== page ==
Where does the charge come from? From these two small circles marked Ipos and Ineg. These are charge pumps. One pushes the load, the other pulls. Like the two sides of Alice’s mushroom, one increases the total capacitor charge, the other decreases it. When either is on, it inserts (or removes) a precisely defined amount of charge.

As you should have understood by now, it is the integrator voltage that models the input signal. By pumping or removing the load, the encoder tries to match the voltage from the integrator to the input. If the integrator voltage is lower than the input, the load is pumped. If the integrator voltage is greater than the input, the load is removed. But how does the encoder know whether to add or subtract loads?

Easy. It uses a comparator. (It’s the triangle on the left.) A comparator is simply a *differential amplifier*. That is, it subtracts one input from the other and amplifies the difference.

Suppose the differential amplifier has a gain of 1 sagan (one billion times). If the difference between its two inputs is 1 billionth of a volt, the output will be 1 volt. Of course, a billionth of a volt is awfully small. (Random circuit noise is much larger!) 10 microvolts is a more likely difference. 10µV times 1 sagan corresponds to 10,000 volts. How do you get 10,000 volts from an amp that is running on an 18 volt power supply?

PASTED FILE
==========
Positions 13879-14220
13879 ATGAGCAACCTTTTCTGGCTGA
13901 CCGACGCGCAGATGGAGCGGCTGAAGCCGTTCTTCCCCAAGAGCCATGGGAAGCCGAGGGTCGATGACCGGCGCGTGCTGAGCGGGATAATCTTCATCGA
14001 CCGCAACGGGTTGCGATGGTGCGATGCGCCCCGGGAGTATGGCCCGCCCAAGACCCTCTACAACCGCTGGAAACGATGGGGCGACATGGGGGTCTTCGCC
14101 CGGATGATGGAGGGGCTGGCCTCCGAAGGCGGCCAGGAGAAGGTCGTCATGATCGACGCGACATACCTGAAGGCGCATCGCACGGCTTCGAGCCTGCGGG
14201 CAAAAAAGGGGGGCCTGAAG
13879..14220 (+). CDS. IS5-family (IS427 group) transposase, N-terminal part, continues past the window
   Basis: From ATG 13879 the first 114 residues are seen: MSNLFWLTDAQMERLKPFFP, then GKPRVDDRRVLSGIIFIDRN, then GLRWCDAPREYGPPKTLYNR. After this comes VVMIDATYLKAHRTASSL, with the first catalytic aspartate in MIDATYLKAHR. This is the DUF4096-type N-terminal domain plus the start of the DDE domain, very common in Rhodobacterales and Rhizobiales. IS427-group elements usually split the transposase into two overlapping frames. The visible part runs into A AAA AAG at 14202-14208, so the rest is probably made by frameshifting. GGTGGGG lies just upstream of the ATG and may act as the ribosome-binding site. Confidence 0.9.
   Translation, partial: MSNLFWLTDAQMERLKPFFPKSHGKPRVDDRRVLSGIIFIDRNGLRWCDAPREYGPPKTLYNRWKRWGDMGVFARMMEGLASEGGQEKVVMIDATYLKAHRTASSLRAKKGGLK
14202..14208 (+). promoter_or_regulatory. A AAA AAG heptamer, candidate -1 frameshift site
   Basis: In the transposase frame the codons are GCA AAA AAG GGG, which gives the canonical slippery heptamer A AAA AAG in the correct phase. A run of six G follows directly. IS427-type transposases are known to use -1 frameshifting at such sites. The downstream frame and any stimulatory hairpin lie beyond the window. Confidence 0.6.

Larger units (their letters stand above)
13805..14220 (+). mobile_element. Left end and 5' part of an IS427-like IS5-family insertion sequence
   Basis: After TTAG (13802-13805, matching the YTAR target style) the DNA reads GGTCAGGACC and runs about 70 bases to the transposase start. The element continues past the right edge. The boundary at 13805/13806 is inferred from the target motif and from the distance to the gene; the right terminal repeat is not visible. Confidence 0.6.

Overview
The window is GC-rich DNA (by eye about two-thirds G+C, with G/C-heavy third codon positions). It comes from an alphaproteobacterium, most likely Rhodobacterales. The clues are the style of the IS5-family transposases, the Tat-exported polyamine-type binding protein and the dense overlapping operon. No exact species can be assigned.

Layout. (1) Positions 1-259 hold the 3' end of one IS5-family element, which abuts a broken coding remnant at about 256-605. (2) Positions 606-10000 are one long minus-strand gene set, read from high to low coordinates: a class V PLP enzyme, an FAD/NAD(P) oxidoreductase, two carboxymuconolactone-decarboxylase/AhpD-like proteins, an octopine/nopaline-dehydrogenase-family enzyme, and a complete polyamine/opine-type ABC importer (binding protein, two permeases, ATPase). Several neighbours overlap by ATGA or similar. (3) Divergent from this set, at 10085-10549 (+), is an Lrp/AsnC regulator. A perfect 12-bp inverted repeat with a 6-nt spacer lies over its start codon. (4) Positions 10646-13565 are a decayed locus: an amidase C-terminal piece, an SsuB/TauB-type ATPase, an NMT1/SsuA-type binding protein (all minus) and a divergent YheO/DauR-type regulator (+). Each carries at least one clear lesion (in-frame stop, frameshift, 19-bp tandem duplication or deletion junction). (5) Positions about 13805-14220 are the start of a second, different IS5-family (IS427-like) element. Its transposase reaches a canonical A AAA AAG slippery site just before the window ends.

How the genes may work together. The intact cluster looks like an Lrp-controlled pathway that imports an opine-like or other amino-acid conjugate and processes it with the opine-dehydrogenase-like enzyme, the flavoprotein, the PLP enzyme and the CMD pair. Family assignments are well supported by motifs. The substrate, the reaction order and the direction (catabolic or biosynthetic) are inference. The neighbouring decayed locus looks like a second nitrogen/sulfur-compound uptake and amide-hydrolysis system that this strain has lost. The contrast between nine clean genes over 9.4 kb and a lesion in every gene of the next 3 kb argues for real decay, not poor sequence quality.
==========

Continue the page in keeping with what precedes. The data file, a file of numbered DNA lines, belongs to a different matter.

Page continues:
We don’t. The output of an amplifier is limited to the supply voltage (footnote 2). The amp is simply doing its best to meet the 10,000V requirement. The result in engineering jargon is that the amp “hits the rails”. That is, the output goes to the supply voltage (or ground), as this is the highest (lowest) voltage possible. *Which* the way it jumps depends on the polarity of the difference between the inputs. If it is positive, the amplifier moves to the positive rail, and *vice versa*. This is *very* unlikely that the output of the integrator will ever be close enough to the input to produce a bounded output (*that is to say*, the one that sits stably between the rails). Therefore, the comparator will constantly jump back and forth, up and down, depending on the relative polarity of the input signal and the output of the comparator.

Of course, we still haven’t explained how this contraction tension selects Ipos or Ineg. It’s done by the little trick in the middle. it’s called a *Tongues*. As you can guess from the name, this is a circuit whose output can take one of two states ??*high* or *low*. High and low can be any two voltages that we like; the important thing is that the output of the seesaw *must* be one of those two tensions.